It bears stressing that if the Court is encouraging the Secretary of Justice to refrain from entertaining petitions for review or appeal once an information or complaint has been filed, there is greater reason for him to do so in this case where the lower court has already exercised its discretion based on the results of the reinvestigation. If the Secretary of Justice may no longer interfere once the case is pending before the trial court, with more reason should he avoid another review or appeal after the court has dismissed the same. Thus, in this case, we hold that the Secretary of Justice acted with grave abuse of discretion or in excess of his jurisdiction when he reviewed the appeal and ordered the re-filing of the information against petitioners. The ultimate consequence of the Secretary of Justice’s act of reviewing the findings of the Review Committee is the indirect reversal of the of the order of Judge Bersamin who is the "best and sole judge on what to do with the case before it."cralaw virtua1aw library

Such act of the Secretary of Justice is an unmitigated reprobation and reversal of Judge Bersamin’s order over which the former has no authority whatsoever. Therefore, the information docketed as Q-92-28104 is susceptible to quashal.

MELO, J., dissenting:chanrob1es virtual 1aw library

I have to express dissent, regrettably, to the majority opinion penned by Mr. Justice Hilario G. Davide, Jr., and would rather concur wholeheartedly in the opinion penned by Mme. Justice Flerida R. Pineda-Romero. The highest traditions of this Court are best expressed in those cases where, without deviating from time-tested procedures in the prosecution of criminal cases, its latitudinarian approach in the protection of civil rights is manifested.

I agree that a stereotyped, mechanical, and unvarying invocation of the doctrine that appeal, not certiorari or prohibition, is the correct remedy to the denial of a motion to quash ignores fundamental principles of fairness and justice. Rules of procedure are intended to safeguard the interests of justice. Whether or not the prosecution of a criminal case should proceed should not be determined purely on procedural points.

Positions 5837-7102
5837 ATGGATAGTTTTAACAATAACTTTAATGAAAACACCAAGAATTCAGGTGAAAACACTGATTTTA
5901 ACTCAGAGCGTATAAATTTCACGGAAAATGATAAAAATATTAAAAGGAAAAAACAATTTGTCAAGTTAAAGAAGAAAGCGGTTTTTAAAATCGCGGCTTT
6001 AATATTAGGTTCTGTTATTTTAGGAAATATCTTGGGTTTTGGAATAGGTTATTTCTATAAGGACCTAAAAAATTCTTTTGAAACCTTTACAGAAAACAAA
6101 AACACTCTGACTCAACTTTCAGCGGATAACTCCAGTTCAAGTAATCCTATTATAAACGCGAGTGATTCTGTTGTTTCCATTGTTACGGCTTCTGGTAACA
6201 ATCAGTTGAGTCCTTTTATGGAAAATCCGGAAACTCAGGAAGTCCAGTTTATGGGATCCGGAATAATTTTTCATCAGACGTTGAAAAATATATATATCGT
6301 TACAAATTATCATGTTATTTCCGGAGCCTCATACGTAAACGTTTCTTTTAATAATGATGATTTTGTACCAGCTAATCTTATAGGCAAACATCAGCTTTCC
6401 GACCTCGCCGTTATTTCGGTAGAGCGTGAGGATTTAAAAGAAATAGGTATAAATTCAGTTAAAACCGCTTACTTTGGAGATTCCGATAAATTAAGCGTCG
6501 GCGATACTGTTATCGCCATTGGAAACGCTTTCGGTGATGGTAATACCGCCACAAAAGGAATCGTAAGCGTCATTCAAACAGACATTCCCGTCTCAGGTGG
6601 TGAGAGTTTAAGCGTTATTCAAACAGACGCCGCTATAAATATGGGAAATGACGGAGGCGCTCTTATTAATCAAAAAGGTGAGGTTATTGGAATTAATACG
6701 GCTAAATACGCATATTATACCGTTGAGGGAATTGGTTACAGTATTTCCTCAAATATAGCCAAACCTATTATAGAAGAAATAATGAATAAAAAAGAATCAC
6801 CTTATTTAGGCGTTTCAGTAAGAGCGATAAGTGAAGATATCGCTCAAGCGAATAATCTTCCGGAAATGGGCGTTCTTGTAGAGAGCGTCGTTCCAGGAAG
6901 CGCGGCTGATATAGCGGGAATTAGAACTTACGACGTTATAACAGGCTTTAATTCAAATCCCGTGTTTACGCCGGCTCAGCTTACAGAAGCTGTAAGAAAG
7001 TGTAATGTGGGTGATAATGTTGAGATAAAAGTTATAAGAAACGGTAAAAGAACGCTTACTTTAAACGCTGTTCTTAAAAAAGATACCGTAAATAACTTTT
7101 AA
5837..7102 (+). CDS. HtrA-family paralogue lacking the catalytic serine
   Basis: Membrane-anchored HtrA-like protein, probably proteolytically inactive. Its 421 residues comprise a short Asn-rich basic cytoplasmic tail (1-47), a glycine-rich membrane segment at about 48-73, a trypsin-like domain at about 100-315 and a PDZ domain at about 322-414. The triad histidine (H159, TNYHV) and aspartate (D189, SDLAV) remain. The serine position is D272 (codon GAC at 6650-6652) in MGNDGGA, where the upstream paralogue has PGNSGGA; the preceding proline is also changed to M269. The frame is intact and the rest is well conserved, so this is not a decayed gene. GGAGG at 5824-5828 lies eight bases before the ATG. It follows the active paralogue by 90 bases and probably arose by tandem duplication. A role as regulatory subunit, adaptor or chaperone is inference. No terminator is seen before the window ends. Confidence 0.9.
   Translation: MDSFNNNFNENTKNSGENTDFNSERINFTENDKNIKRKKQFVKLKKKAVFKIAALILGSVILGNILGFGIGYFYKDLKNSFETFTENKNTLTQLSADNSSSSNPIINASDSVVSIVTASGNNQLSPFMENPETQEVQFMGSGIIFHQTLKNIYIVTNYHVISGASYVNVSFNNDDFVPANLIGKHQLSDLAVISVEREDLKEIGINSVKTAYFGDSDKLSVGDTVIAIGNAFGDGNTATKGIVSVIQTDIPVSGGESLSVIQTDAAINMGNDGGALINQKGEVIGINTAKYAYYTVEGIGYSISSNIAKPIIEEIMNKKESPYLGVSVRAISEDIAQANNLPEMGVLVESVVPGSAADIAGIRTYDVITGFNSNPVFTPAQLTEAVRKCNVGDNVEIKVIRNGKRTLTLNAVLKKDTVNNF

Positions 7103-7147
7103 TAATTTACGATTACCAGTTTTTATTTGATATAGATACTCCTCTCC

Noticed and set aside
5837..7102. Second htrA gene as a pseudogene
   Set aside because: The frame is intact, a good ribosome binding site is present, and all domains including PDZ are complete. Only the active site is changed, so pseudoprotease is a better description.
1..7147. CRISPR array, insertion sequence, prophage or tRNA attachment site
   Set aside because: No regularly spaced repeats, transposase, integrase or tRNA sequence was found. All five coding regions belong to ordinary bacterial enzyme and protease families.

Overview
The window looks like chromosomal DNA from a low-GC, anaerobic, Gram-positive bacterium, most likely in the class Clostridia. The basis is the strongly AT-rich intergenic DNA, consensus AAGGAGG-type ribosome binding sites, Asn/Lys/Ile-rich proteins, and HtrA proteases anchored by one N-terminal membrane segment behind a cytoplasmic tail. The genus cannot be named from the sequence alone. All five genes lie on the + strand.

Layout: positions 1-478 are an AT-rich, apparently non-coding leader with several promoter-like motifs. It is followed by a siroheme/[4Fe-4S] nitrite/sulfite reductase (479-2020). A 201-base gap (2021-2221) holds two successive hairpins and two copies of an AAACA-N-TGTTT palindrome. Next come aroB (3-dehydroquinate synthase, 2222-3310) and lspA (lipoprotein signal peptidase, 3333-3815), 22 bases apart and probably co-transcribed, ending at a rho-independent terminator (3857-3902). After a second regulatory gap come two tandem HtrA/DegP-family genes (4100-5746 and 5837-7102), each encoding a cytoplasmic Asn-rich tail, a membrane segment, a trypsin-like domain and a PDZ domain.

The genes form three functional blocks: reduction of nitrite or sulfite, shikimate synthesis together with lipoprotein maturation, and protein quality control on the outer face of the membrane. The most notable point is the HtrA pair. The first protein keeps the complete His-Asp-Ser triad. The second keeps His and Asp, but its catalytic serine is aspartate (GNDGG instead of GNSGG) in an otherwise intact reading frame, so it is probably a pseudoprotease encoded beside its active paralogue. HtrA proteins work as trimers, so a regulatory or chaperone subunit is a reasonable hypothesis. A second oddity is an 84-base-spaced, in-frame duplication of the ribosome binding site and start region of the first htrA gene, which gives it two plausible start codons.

This Court in Acebedo v. Sarmiento (36 SCRA 247 [1970]) stated that "the right to a speedy trial means one free from vexatious, capricious, and oppressive delays, its salutary objective being to assure that an innocent person may be free from the anxiety and expense of a court litigation . . ." It is not alone the right of an accused to have his guilt determined by a court of justice within the shortest possible time compatible with the presentation and consideration of legitimate defenses. Equally important is not to be brought to court at all, to be spared the embarrassment, anxiety, and expense of court litigation in proper cases. We stated in Acebedo that the remedy for the non-observance of the above rule is habeas corpus where the accused is already incarcerated or by certiorari, prohibition, or mandamus for the final dismissal of the case. This is precisely what the decision is all about.chanrobles law library

When a case like the instant petition, with all its attendant facts and circumstances, reaches us, it is not in the best traditions of the Supreme Court to automatically approach it in the impulsive and unvarying methodology of a criminal trial court and declare that the issues raised are matters of defense to be interposed only at the trial.

Indeed, not infrequently, this court has departed from the general rule and, taking cognizance of petitions for certiorari involving orders denying motions to quash on the ground that it would be unfair and unjust, and violative of the constitutional rights of an accused, to require him to undergo trial under an information which is legally flawed (Yap v. Inciso, 105 Phil. 1307 [1959]; Pineda v. Bartolome, 95 Phil. 930 [1954]; Villa v. Ibanez, 88 Phil. 402 [1951]; Mead v. Angel, 115 SCRA 256 [1982]), and so as to spare the courts from unnecessarily spending precious time and energy and to save the accused from the inconvenience, anxiety, and embarrassment, let alone the expenditure of effort and money in undergoing a trial for a case the proceedings in which could possibly be annulled for want of, or excess in, or with grave abuse of, jurisdiction (Villa v. Ibanez, supra, and Mead v. Angel, supra).

The inhibiting circumstances to the application of the doctrine that certiorari and prohibition will not lie against an order denying a motion to quash appear on record in this case as follows:chanrob1es virtual 1aw library

As stated, the criminal information for alleged falsification of public documents against petitioners involves the same charges which had been twice investigated, passed upon, and twice dismissed, for lack of insufficiency of evidence, and based on a positive finding of the genuineness and due execution by Jose Marcelo, Sr. of the Voting Trust Agreements in favor of Edward.